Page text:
If the settlor (or testator) owns the entire property and gives it to trustees for more (or potentially more) than one beneficiary, there should be no more difficulties than appear when the settlor gives the property to a single beneficiary (as at IHTM16135), save that, as in many other areas of life, the more persons taking part in the story, the more story lines there might be.
Woodhall v IRC  STC (SCD) 558 featured more than one beneficiary and is an interesting example of a ‘family’ case.
By his will, George G Woodhall appointed his sons to be his executors and trustees. In his will he provided that no sale of the family home was to take place while his daughter Annie and the two sons, Alan and Eric, desired to reside there. Until sale, ‘the trustees shall permit the said three children or each of them to occupy the property on paying outgoings, insurance and ten shillings per week by way of rent’.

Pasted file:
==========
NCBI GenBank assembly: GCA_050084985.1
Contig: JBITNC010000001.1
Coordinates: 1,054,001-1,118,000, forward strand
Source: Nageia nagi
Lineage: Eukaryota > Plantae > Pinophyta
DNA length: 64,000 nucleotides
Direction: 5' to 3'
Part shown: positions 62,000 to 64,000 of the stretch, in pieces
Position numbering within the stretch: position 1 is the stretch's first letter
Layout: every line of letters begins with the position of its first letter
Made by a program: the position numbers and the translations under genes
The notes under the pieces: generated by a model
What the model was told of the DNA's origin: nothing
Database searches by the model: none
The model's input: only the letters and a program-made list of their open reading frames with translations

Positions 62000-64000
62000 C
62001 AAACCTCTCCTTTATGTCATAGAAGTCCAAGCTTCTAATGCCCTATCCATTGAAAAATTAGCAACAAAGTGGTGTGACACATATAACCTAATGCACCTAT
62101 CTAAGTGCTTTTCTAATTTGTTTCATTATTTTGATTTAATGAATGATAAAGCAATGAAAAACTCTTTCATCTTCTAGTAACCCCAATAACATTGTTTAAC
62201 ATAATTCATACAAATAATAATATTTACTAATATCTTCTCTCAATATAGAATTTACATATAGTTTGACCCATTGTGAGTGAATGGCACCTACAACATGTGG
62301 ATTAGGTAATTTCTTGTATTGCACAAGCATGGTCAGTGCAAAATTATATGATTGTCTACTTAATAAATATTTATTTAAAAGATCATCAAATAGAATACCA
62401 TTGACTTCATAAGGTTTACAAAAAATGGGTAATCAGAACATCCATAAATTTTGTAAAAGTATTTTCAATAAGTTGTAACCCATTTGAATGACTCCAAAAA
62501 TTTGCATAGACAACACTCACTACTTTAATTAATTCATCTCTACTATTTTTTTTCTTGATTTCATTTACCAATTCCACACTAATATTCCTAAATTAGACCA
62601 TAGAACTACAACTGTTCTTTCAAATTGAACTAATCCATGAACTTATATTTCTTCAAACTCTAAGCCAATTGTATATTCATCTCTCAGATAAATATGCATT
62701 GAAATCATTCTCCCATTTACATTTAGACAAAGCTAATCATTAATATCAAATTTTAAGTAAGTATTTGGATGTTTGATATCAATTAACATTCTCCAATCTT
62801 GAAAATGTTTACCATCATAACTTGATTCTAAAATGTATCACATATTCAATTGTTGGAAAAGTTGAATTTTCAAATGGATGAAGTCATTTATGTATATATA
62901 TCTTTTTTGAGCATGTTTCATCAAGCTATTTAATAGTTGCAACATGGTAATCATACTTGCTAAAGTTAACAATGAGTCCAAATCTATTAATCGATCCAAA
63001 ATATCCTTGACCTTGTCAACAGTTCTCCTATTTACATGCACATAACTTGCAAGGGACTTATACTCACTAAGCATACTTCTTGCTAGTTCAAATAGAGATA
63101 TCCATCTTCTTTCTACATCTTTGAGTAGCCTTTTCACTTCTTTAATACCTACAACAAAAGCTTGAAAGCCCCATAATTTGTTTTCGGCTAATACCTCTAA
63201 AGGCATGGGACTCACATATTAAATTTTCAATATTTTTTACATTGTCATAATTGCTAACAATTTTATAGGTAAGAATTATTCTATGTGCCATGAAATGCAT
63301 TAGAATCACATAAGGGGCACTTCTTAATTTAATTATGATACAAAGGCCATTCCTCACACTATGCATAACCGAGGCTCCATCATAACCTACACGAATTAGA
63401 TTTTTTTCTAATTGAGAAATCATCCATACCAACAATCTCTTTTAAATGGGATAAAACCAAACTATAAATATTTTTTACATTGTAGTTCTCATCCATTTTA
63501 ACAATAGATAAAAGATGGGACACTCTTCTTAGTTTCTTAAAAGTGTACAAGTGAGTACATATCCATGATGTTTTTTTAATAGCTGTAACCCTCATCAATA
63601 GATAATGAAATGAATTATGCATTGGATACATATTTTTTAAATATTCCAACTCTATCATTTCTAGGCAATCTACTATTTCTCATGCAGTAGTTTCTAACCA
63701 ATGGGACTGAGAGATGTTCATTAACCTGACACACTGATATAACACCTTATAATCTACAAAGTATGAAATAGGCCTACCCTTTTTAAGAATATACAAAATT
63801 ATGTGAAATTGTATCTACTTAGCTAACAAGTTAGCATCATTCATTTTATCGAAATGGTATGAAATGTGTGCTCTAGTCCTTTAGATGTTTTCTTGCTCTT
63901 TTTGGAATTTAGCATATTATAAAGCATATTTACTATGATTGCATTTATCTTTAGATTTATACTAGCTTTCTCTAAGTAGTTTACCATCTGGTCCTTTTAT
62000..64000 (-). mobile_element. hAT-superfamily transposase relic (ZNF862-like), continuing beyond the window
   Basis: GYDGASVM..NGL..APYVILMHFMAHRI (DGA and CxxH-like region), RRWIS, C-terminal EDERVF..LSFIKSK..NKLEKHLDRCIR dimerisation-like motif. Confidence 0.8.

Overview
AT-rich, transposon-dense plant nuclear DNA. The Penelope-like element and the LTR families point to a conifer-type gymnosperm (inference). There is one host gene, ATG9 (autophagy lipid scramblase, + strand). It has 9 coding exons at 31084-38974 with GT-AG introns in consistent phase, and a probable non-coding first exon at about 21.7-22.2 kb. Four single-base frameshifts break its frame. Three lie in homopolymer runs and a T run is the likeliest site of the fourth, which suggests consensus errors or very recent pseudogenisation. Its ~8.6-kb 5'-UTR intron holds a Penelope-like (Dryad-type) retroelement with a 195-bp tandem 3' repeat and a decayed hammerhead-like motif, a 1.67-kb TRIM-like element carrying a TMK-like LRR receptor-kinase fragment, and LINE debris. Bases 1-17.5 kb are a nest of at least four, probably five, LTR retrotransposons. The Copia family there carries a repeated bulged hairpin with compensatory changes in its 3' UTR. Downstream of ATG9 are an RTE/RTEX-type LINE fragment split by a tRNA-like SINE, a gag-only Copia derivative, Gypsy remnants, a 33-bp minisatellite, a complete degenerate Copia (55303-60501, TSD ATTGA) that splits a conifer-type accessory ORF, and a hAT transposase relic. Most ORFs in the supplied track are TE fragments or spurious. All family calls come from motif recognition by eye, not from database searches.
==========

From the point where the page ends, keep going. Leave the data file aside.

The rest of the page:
George died on 18 December 1957. Eric left the house in 1957, probably before his father’s death. Annie resided there until her marriage in 1958. She died in 1971.
Alan continued to live in the house until his death on 21 April 1997, leaving only Eric surviving.
None of the children paid the ten shillings rent and nothing was made of this point at the hearing.
On Alan’s death in 1997 the Capital Taxes Office (now IHT) claimed inheritance tax under IHTA84/S4 and IHTA84/S49 (1) on the whole property.
The Special Commissioner held -
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